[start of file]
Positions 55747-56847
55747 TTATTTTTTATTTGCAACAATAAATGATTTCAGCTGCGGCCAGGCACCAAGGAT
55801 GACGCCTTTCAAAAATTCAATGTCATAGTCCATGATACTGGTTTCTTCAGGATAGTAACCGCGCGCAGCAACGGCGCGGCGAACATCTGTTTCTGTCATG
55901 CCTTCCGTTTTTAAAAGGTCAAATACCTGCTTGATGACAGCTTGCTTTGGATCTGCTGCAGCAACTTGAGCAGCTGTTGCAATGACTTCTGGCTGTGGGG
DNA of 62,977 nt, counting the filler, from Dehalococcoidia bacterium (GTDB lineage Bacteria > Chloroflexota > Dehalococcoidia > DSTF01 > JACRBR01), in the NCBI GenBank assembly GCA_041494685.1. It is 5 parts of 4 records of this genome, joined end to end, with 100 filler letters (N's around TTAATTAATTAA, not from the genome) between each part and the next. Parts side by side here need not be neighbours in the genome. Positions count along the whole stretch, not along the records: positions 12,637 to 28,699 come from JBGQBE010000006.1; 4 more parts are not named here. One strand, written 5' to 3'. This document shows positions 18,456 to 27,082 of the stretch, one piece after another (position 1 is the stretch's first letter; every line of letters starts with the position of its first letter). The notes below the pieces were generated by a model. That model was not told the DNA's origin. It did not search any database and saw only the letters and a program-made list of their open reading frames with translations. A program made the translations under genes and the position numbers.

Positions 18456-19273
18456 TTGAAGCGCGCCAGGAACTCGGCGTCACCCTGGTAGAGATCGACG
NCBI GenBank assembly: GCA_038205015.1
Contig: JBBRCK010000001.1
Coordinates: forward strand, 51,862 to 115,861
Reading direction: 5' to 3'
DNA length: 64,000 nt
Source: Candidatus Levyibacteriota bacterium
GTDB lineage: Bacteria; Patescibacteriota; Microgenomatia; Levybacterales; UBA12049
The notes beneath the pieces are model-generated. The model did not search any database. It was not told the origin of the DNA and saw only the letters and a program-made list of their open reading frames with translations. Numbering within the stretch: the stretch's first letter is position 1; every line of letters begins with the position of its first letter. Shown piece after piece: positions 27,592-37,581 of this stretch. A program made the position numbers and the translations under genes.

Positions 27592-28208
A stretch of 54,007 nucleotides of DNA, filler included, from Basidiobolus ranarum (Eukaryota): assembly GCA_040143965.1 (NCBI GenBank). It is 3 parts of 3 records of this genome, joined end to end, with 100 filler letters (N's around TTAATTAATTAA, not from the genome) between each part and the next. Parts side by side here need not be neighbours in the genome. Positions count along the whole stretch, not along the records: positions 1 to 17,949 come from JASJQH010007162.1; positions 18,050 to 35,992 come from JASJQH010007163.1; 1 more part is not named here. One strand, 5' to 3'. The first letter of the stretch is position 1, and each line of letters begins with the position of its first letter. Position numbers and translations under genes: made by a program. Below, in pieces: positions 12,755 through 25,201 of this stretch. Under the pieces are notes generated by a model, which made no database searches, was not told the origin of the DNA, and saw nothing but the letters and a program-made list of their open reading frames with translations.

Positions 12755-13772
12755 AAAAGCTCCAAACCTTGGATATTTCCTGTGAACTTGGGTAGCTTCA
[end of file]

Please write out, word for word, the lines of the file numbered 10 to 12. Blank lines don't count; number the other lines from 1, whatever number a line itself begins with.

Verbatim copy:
Coordinates: forward strand, 51,862 to 115,861
Reading direction: 5' to 3'
DNA length: 64,000 nt